For years, some biomedical groups and health activists have pushed the National Institutes of Health (NIH) to devote more attention to the health of U.S. minorities. Last week, they got their wish: President Bill Clinton signed into law a measure that elevates NIH's office of minority health to the National Center on Minority Health and Health Disparities. The move comes with the promise of a bigger budget and greater autonomy to fund studies on why blacks, Hispanics, and other groups suffer disproportionately high rates of diseases such as heart disease, cancer, and diabetes.
NIH created the Office of Research on Minority Health (ORMH) as an administrative home for minority health activities in 1990, but put it on a short leash. As part of the director's office, ORMH must broker partnerships with other institutes to fund any studies. Some legislators felt that a center was needed to give health disparities studies the attention they deserved. After a previous attempt by Representative Jesse Jackson Jr. (D-IL) fell short, Senators Edward Kennedy (D-MA) and Bill Frist (R-TN) prevailed in late October.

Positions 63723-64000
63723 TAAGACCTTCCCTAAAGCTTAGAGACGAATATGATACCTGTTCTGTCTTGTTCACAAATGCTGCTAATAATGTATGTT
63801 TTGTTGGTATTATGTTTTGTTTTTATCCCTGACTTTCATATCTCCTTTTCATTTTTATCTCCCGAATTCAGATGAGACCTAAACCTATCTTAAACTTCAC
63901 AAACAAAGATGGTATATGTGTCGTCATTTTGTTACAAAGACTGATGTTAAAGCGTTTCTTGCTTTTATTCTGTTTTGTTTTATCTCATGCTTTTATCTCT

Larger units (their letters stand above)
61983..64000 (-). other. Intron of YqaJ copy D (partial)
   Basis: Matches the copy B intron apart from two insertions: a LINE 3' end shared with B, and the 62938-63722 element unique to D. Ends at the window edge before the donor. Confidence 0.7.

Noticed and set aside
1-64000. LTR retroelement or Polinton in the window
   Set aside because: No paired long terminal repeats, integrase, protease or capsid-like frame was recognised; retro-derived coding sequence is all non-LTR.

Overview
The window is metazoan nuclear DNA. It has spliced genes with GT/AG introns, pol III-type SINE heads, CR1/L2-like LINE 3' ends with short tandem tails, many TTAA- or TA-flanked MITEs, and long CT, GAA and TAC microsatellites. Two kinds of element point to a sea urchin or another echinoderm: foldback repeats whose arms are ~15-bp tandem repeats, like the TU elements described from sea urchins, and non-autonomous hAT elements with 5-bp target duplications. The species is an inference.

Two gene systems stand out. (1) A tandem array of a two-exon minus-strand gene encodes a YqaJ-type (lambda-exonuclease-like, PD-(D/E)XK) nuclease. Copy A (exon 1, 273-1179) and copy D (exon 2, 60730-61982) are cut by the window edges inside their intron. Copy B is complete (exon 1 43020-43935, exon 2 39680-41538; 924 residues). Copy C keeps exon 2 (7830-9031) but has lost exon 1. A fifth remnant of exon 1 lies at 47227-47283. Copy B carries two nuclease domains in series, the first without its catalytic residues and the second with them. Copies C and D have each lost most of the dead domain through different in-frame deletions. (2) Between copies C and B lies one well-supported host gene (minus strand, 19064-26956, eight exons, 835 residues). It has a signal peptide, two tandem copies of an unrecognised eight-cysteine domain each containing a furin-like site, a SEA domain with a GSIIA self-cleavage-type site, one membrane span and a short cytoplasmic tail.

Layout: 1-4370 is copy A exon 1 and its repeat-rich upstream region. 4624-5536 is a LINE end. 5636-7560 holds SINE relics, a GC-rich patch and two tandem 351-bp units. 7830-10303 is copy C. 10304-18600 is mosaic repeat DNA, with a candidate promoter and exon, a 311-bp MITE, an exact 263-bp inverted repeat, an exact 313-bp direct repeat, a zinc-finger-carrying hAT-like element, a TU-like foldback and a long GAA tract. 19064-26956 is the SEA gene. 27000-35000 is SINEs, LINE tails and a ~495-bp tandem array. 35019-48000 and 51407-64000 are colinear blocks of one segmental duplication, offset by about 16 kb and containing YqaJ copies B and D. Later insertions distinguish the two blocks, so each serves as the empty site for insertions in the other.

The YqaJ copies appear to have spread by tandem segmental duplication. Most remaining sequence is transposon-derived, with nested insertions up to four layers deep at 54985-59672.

The new law gives the center the power to award grants for basic and clinical research independently of other institutes. It also dangles the promise of a doubled budget in 2 years. Although the bill authorizes $100 million--not much more than ORMH's current $87 million--"the intent is that it will be [$100 million] over and above the current budget," says a staffer for Kennedy. Another provision will forgive up to $35,000 a year in student loans for any researcher conducting studies of health disparities.
The changes will give the center "more impact, more influence, more power," says Anthony Fauci, head of the National Institute of Allergy and Infectious Diseases. Fauci and NIH acting deputy director Yvonne Maddox are leading a working group examining health disparities research across the institutes. The group will help shape NIH's priorities for addressing health disparities in the 2002 budget.